The Bookseller : A Novel / Cynthia Swanson.
Booklist Reviews 2015 February #1
By day, Kitty Miller is a cat-loving, free-spirited single woman who co-owns downtown Denver's Sisters Bookstore with her best friend, Frieda. By night, Kitty enters a dream world in which she is known as Katharyn Andersson, wife of Lars, mother of triplets Missy, Mitch, and the autistic Michael. It's a sleek, 1960s suburban life, filled with maids and nannies, Cadillacs and cocktail parties, in which people tiptoe gently around her, obliquely referring to the hard times she's recently suffered. Kitty's not too concerned about these condolences because this is only a dream, right? When she wakes up, she'll go back to her bookstore and best friend and eagerly await her parents' return from their exotic anniversary trip to Honolulu. But as Kitty finds her daily life increasingly influenced by events and people from her dream world, it becomes harder to know just what is real and what is imagined. Dexterously traversing past and present, fact and fiction, Swanson's clever first novel ingeniously explores the inventive ways the human spirit copes with trauma. Copyright 2014 Booklist Reviews.
LJ Reviews 2014 October #1
By day, Kitty Miller enjoys her carefree single life in 1962 Denver, where she runs a bookstore with a friend. But by night, she dreams it's 1963, and she's happily married, with a home, children, and an active social life. It's everything she wanted, and, confusingly, the dreams are starting to seem more and more real. With rights sales to nine countries, Pushcart Prize nominee Swanson's dreams seem to be coming true, too.[Page 60]. (c) Copyright 2014. Library Journals LLC, a wholly owned subsidiary of Media Source, Inc. No redistribution permitted.
LJ Reviews 2015 February #2
With her freshly painted sunny yellow bedroom in 1962 Denver, Kitty Miller leads a content if solitary life. Running a bookshop with her best friend, Frieda, is a welcome break from teaching school. Everything about Kitty's life seems benignly commonplace until she begins waking up in another bedroom, in another life: a life in which she is another version of herself. She wakes up as Katharyn Andersson in 1963 Denver, married to Lars, a man who had answered a personal ad 1962 Kitty Miller had placed—but 1962 Lars never showed up for their date. Katharyn and Lars have three children and move in a sphere Kitty doesn't know about. As Kitty investigates the two worlds of Katharyn and Kitty, she sees parallels and choices, trade-offs and sacrifices. VERDICT This is a stunner of a debut novel, astonishingly tight and fast paced. The 1960s tone is elegant and even, and Kitty/Katharyn's journey is intriguing, redolent with issues of family, independence, friendship, and free will. This will especially resonate with fans of the movie Sliding Doors and the authors Anna Quindlen and Anita Shreve. [See Prepub Alert, 9/15/14.]—Julie Kane, Sweet Briar Coll. Lib., VA[Page 93]. (c) Copyright 2014. Library Journals LLC, a wholly owned subsidiary of Media Source, Inc. No redistribution permitted.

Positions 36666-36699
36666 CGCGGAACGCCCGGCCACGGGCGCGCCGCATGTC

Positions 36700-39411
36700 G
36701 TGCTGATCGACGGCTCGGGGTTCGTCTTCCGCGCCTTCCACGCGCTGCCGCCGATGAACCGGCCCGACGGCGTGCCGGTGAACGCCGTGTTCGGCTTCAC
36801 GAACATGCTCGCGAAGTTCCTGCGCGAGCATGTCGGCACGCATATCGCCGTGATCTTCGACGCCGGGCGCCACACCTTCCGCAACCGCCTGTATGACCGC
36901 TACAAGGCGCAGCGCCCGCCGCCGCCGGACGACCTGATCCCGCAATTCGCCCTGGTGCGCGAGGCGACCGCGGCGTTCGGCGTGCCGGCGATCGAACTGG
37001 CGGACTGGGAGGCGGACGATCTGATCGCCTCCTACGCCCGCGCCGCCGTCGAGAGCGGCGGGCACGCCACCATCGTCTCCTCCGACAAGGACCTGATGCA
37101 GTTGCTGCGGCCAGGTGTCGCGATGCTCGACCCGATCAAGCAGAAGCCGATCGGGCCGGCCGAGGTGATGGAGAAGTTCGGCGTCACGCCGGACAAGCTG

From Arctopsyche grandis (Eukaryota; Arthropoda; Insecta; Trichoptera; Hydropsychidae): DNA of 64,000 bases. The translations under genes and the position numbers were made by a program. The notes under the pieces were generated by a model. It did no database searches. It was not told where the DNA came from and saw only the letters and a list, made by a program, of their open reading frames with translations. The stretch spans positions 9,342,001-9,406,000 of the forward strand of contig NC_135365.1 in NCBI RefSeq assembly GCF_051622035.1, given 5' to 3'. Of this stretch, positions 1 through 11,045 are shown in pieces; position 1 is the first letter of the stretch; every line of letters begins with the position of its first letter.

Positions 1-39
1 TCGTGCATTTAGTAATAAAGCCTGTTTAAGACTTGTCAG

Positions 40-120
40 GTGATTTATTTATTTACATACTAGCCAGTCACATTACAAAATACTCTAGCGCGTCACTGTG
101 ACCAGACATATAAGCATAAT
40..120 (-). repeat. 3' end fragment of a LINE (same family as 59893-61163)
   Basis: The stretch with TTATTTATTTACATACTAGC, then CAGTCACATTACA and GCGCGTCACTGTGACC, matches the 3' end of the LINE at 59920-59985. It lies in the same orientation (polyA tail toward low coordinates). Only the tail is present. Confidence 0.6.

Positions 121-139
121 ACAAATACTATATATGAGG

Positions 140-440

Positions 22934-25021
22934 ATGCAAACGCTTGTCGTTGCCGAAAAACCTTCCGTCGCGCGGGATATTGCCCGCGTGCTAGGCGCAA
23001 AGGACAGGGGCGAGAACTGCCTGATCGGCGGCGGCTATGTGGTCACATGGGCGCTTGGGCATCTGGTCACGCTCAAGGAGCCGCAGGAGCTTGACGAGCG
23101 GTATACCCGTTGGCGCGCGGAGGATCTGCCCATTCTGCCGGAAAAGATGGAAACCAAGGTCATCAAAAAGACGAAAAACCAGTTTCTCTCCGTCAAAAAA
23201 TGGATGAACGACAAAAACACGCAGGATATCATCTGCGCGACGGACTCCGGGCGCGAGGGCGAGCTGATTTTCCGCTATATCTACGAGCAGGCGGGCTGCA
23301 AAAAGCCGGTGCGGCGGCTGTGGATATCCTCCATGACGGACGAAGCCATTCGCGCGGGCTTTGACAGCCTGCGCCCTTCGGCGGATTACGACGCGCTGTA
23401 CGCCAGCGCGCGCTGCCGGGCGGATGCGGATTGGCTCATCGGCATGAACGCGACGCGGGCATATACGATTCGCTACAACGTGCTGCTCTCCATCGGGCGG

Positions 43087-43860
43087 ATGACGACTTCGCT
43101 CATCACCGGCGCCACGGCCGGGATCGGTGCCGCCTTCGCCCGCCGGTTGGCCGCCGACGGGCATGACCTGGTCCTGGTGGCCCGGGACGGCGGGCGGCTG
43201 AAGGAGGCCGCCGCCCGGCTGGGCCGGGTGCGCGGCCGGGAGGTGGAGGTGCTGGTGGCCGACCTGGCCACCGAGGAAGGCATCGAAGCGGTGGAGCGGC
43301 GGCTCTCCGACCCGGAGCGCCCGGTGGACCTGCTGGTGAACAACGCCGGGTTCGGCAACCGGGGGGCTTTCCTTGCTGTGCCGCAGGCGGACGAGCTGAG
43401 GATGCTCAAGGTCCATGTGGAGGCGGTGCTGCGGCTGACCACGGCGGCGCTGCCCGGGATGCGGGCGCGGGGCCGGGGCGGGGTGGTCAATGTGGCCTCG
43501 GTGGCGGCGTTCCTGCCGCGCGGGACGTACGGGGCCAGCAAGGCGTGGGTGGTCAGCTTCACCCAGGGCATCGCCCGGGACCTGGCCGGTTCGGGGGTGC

PW Reviews 2015 January #4
In 1962, Kitty wakes in Katharyn's bed next to Katharyn's husband, Lars. Down the hall are Katharyn's children: Missy, Mitch, and Michael. In the mirror, Katharyn's reflection looks exactly like Kitty's, and Kitty is able to recall specific memories and behaviors of Katharyn's with disturbing accuracy. But Kitty and Katharyn are not the same—Katharyn is just the woman Kitty becomes in her dreams. In reality, Kitty is single, childless, and owns a floundering bookstore with her best friend, Frieda. She has pursuits and interests that Katharyn's life has no room for. Initially believing that Katharyn is a figment of her imagination, a pleasant dream showing what married life could have been like, Kitty identifies the one moment that prevented her life from becoming Katharyn's. Kitty's uncertainty about which woman's reality is real consumes her. Swanson masterfully crafts both Kitty's and Katharyn's worlds, leaving open the question of which of them is real until the final pages. Swanson's evocative novel freshly considers the timeless question, "What if?" (Mar.)[Page ]. Copyright 2014 PWxyz LLC